I wouldn’t normally think about this but my current notice period is 3 months. I’m thinking of leaving because a few of my colleagues treat my badly ( excluding my boss) and I’ve just become very unhappy there.

I want to let her know I’m looking around because I want to ask if there is the possibility of reducing my notice period because most of the jobs I’ve spoken about with recruitment agencies want someone after 1 month or thereabouts and 3 months is making me feel stuck in the job and can’t leave.

Obviously I want to retain a good relationship with my boss because I don’t want her stressed having to replace my role but I also don’t want to miss out in a good job opportunity.

Would I tell her that I’m looking before I’ve been offered a job or after? I don’t want to be snakey!

Don't tell your Boss. Tell the recruitment agency your notice period is negotiable, 3 months on paper, but your boss will easily negotiate.

If you get an offer, you are the favourite candidate for one company and are leaving another company. That puts you in a strong position to get both to move a bit and end up negotiating something like a 6 week notice period.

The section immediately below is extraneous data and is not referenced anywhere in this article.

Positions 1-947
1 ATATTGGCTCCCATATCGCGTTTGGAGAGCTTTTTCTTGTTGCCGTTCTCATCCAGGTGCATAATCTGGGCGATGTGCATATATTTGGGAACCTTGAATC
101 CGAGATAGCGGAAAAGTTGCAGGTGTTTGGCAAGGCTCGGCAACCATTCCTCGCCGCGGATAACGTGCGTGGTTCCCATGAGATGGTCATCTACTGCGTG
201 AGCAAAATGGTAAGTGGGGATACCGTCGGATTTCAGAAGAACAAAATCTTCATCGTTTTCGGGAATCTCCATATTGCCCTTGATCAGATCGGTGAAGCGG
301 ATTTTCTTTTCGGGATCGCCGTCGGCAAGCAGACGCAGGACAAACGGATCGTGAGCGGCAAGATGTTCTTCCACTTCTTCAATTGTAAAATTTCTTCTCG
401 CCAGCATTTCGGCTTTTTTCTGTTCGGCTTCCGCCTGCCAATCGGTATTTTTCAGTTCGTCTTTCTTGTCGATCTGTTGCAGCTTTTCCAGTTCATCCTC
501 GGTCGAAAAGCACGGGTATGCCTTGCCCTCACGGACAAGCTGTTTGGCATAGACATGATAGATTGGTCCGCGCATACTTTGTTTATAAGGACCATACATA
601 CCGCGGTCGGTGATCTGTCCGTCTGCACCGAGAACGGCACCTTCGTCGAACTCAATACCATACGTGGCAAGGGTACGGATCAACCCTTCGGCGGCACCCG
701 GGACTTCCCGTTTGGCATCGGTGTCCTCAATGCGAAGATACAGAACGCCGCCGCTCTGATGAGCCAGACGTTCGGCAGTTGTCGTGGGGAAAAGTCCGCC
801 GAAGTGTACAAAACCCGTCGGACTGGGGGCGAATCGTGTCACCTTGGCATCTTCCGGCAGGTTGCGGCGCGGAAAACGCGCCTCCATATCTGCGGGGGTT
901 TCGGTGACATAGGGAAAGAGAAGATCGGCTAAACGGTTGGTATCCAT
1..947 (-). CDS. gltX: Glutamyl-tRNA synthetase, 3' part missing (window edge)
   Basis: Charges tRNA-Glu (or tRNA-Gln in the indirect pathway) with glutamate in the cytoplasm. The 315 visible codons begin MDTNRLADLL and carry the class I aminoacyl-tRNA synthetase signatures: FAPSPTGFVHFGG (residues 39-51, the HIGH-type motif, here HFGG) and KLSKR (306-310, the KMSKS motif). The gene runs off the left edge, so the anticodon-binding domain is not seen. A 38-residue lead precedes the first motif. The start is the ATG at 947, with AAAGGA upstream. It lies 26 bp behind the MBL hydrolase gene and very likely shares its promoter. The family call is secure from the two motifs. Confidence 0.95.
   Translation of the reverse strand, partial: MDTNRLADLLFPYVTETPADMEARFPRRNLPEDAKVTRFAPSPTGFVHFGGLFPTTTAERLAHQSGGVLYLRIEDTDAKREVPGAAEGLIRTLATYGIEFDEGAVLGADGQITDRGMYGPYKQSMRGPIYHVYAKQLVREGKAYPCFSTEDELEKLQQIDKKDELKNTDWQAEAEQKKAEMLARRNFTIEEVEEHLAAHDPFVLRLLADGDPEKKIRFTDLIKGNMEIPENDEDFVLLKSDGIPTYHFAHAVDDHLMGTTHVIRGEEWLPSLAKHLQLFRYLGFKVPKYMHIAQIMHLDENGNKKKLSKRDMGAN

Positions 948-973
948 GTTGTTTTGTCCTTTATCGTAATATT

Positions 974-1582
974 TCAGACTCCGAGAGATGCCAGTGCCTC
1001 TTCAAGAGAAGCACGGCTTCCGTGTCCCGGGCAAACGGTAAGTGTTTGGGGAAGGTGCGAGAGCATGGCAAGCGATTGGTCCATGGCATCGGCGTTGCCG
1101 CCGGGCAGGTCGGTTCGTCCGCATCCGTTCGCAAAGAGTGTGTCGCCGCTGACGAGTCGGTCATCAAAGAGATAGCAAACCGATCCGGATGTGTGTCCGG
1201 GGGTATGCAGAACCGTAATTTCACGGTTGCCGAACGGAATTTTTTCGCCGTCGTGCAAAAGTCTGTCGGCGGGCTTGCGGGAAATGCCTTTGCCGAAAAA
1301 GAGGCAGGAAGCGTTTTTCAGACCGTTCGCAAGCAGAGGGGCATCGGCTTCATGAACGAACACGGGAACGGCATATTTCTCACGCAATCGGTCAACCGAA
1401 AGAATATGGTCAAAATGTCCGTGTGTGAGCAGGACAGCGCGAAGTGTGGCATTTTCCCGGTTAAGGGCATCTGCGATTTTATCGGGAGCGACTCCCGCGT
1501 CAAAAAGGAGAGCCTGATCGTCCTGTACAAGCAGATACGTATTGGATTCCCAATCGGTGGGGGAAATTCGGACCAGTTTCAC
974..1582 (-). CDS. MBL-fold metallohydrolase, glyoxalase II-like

Original post by Anonymous #1
I wouldn’t normally think about this but my current notice period is 3 months. I’m thinking of leaving because a few of my colleagues treat my badly ( excluding my boss) and I’ve just become very unhappy there.

I want to let her know I’m looking around because I want to ask if there is the possibility of reducing my notice period because most of the jobs I’ve spoken about with recruitment agencies want someone after 1 month or thereabouts and 3 months is making me feel stuck in the job and can’t leave.

Obviously I want to retain a good relationship with my boss because I don’t want her stressed having to replace my role but I also don’t want to miss out in a good job opportunity.

Would I tell her that I’m looking before I’ve been offered a job or after? I don’t want to be snakey!

my advice is the opposite to the above. don't try to negotiate your notice period - it shows a lack of respect for the rules. do tell your boss you are thinking of leaving - HR can try to sort the issues for you, they won't want to lose you